Selma director Ava DuVernay discusses filmmaking and more
    Photo by Jillian Sellers / North by Northwestern

    Ava DuVernay is not interested making a name for herself in the big studio business.

    Despite directing and co-writing award-winning film Selma, the filmmaker said she'd much rather build her own house, a space where she can freely create meaningful content.

    Following a screening of Selma for the Northwestern community, director DuVernay spoke to students at Northwestern University about the importance of carving their own paths, both inside the industry and in life. 

    Co-sponsored by A&O Productions, Inspire Media and the Multicultural Filmmakers Collective, the evening consisted of a screening of Selma in Alice Millar Chapel, followed by a discussion led by Medill professor Charles Whitaker and an audience Q&A. DuVernay was brought as MultiCulti's annual spring speaker, and the collaboration with A&O and Inspire was part of gaining a wider reach to the Northwestern Community.

    "It's incredibly cool that we were able to collaborate with so many student groups on this, and the academic departments that supported us," said senior Abiola Aderonmu, A&O's co-chair of marketing and communications. 

    In conversation with Whitaker, DuVernay spoke about her own life and gave some advice relevant to all college students.

    "I had to cobble together a film school experience myself," she said.

    DuVernay added that she didn't think formal education was wholly necessary to pursue a passion; the filmmaker started as a director after a career in marketing."Follow your heart," she said. "When I left college I loved what I was doing but I never felt like I had to do it forever. There is no one path."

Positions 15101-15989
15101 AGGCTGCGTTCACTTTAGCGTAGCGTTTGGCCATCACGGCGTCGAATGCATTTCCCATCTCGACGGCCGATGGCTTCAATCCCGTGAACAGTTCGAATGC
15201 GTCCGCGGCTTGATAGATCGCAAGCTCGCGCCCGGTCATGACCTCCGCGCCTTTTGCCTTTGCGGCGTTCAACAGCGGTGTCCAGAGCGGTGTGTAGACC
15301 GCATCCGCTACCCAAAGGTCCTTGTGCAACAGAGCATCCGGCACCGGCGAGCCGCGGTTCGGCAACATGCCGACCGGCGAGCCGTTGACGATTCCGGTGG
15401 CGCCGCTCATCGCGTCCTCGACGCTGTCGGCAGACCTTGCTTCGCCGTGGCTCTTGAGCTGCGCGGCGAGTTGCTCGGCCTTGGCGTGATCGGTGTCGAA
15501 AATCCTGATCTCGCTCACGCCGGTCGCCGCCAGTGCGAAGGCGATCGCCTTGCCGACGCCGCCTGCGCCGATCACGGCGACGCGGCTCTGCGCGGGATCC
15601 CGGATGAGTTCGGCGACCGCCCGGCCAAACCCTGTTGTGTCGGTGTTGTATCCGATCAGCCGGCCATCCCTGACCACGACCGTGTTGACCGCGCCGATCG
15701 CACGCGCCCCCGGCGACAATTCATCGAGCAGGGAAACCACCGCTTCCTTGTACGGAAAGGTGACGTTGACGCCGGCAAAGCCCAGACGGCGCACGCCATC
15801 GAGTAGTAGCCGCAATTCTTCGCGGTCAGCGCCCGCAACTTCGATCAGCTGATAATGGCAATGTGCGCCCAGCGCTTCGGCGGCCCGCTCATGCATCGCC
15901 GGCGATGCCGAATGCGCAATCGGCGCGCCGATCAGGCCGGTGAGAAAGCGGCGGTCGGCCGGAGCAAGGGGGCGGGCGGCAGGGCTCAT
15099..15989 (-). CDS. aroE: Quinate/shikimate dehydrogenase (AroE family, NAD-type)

According to DuVernay, this lack of a clearcut road in life is much the same as in cinematic narratives. "There needs to be more than one kind of storyteller," she said. Though the story behind Selma is ultimately rooted in history, DuVernay made narrative choices that felt right to her in order to honor the struggle the freedom fighters went through.

    "To tell any story where it feels light any airy was disingenuous," she said. When asked why certain events played out on screen the way they did, she replied simply, "Because I'm the storyteller and that's my choice."

    In response to what many saw as largely homogenous pool of winners at this year's Academy Awards, DuVernay stated that she was not surprised her name was not among the list of nominees. She sees the Oscars as an extension of a system that doesn't place value on art for its own sake. "We're not cultivating a culture that takes art seriously, so we need a measuring stick, we need one word, and that's studio, that's Oscar," she said. 

    To increase representation of women and people of color in the media, DuVernay advocated for consciousness and passion.

    "There's just too few of us that have our hands on these instruments, these weapons. We have to be careful with what we're doing," she said. In a world that is unforgiving to creatives of all creeds, DuVernay believes it's important to stay strong despite inevitable adversity. "If you feel like it's too hard because you're not being accepted or heard, then you should go," she said. "You need to be on fire to make this work." 


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